top of page

Pockets for Change

Episode 1: in which I make pockets, I sew pockets into and onto other things, I make fun of pockets, I impart pocket knowledge, and I empower you to pocket.

pick pockets

Why pockets?

An abridged history of pockets and their politics


Middle Ages: The precursor to pockets - men and women wore pouches hung on a rope around their waist, under their overclothes which had slits in them allowing easy access to the pouches. POCKETS! EQUALITY!


17th century: “Ah man, I’m sick of putting on this separate belt with pouches to carry all my stuff! Why don’t we just sew these pouches into our jackets? Efficiency!”


At this point in history, men were in charge of money, documents, and therefore their fashion, ever practical, incorporates pockets and never looks back. Women, not needing or being allowed to handle such important things, are still stuck with their tied-on pouches, under huge skirts, making them largely inaccessible or functional for practical use.



And then it continues in this way, getting worse before it gets better.


1790’s: “We love a slim figure and empire waists, and they just don’t jive with pockets. That bulk ruins the line! What all do ladies have to carry anyways… just put your stuff in a small bag, like we all used to, but this time we’ll call it fashion.” The birth of the reticule, the minuscule ancestor of the purse.


It is rumored that women’s pockets all but disappeared during the French Revolution to prevent concealing revolutionary material - husbands could carry all of the money and necessities, so women needn’t be trusted with pockets. 


It’s not until the turn of the 20th century that women raise enough fuss to get practical clothing back. Founded in 1891, the Rational Dress Society fights for functional clothing and in 1910 a six-pocket “Suffragette suit” is popularized. And with the onset of the World Wars, women for a time breathe easy with trousers and large pockets as they fill the many roles left vacant by men fighting in the war.


But where have these voluminous pockets gone? Where did we go wrong?


Well, in the wake of the war, men return and women’s fashion quickly falls back into its habit of catering towards the male gaze. Women’s clothing slims and large pockets are unflattering in slim and slimming garments, dontcha know. The handbag industry takes off to fill the space where pockets used to be. And from this point until now, women are stuck with small, useless, fake, or totally absent pockets.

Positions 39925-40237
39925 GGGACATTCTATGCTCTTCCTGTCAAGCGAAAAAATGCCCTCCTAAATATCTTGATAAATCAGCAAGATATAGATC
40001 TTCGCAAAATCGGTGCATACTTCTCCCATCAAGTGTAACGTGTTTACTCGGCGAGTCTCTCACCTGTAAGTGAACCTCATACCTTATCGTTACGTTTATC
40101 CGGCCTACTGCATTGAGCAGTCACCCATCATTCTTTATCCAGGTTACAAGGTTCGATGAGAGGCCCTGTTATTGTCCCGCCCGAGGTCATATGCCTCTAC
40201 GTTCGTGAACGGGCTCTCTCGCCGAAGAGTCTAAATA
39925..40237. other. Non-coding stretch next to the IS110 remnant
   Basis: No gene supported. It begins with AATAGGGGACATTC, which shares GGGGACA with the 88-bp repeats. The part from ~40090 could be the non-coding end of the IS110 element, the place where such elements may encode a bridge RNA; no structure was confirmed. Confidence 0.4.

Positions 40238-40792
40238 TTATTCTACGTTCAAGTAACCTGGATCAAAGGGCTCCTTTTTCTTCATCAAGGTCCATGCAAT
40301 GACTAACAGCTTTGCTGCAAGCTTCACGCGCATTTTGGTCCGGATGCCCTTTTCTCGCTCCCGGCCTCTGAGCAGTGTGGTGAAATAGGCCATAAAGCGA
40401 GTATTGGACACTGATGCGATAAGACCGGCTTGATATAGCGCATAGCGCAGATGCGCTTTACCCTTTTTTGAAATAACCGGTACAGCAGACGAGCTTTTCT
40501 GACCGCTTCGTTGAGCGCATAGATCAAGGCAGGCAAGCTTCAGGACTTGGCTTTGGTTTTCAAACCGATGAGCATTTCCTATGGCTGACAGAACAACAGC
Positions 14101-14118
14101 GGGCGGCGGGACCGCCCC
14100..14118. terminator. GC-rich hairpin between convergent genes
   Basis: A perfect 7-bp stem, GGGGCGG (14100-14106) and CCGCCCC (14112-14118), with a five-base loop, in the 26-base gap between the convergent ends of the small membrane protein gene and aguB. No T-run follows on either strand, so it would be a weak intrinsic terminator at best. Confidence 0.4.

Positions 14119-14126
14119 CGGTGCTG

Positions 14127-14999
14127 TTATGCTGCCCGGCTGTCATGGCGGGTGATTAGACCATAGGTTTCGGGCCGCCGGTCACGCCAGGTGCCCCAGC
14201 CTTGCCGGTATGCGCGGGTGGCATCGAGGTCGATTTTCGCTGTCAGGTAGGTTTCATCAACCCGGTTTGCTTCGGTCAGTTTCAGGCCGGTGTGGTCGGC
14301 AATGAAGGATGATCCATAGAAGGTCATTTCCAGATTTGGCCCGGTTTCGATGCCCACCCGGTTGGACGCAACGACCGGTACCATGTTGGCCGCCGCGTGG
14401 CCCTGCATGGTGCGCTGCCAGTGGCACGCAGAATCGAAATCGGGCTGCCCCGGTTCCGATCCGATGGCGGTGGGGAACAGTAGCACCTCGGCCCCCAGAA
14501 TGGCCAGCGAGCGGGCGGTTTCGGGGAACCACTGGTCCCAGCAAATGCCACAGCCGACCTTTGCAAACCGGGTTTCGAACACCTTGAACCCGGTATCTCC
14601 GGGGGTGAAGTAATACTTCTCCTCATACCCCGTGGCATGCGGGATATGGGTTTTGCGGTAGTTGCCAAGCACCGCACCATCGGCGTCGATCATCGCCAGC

A quick note for anyone who would argue that purses and handbags have far exceeded what pockets ever could be and we’re better off for it: Please consider this oft overlooked fact. Carrying valuables in a bag or purse leaves you a much easier target for theft (which happens to be a driving force in the invention and popularization of pockets in the first place). Pockets are much more theft proof, because they are attached to you.


So anyways, pockets are political. 


And I’m hoping to do something about this inequality, cause I’m frankly sick of it. 


This is the first iteration, in which I make pockets, I sew pockets into and onto other things, I make fun of pockets, I impart pocket knowledge, and I empower you to pocket. Down the line, I would love to turn this into a line of practically pocketed clothing, but everything in due time. For now, no longer will I abide having the perfect outfit with the caveat *sadly lacking pockets*. 


It’s a subtle and easy to brush off offense, as (hopefully) no designers are actively thinking “How can I make this product less functional for a huge part of the populous?” But it’s hundreds if not thousands of these microaggressions that feel too individually small to raise a fuss about that make up a society that puts women and femme personages second, disempowers and turns us against our own sex, and minimizes our incredible power.


So, I’m starting with pockets.

If you're interested to read more about pocket history, take a look here and here for more on the gender politics of pockets.

Impractical Pockets



Practical Pockets


  • Facebook
  • Twitter
  • YouTube
  • Pinterest
  • Tumblr Social Icon
  • Instagram
bottom of page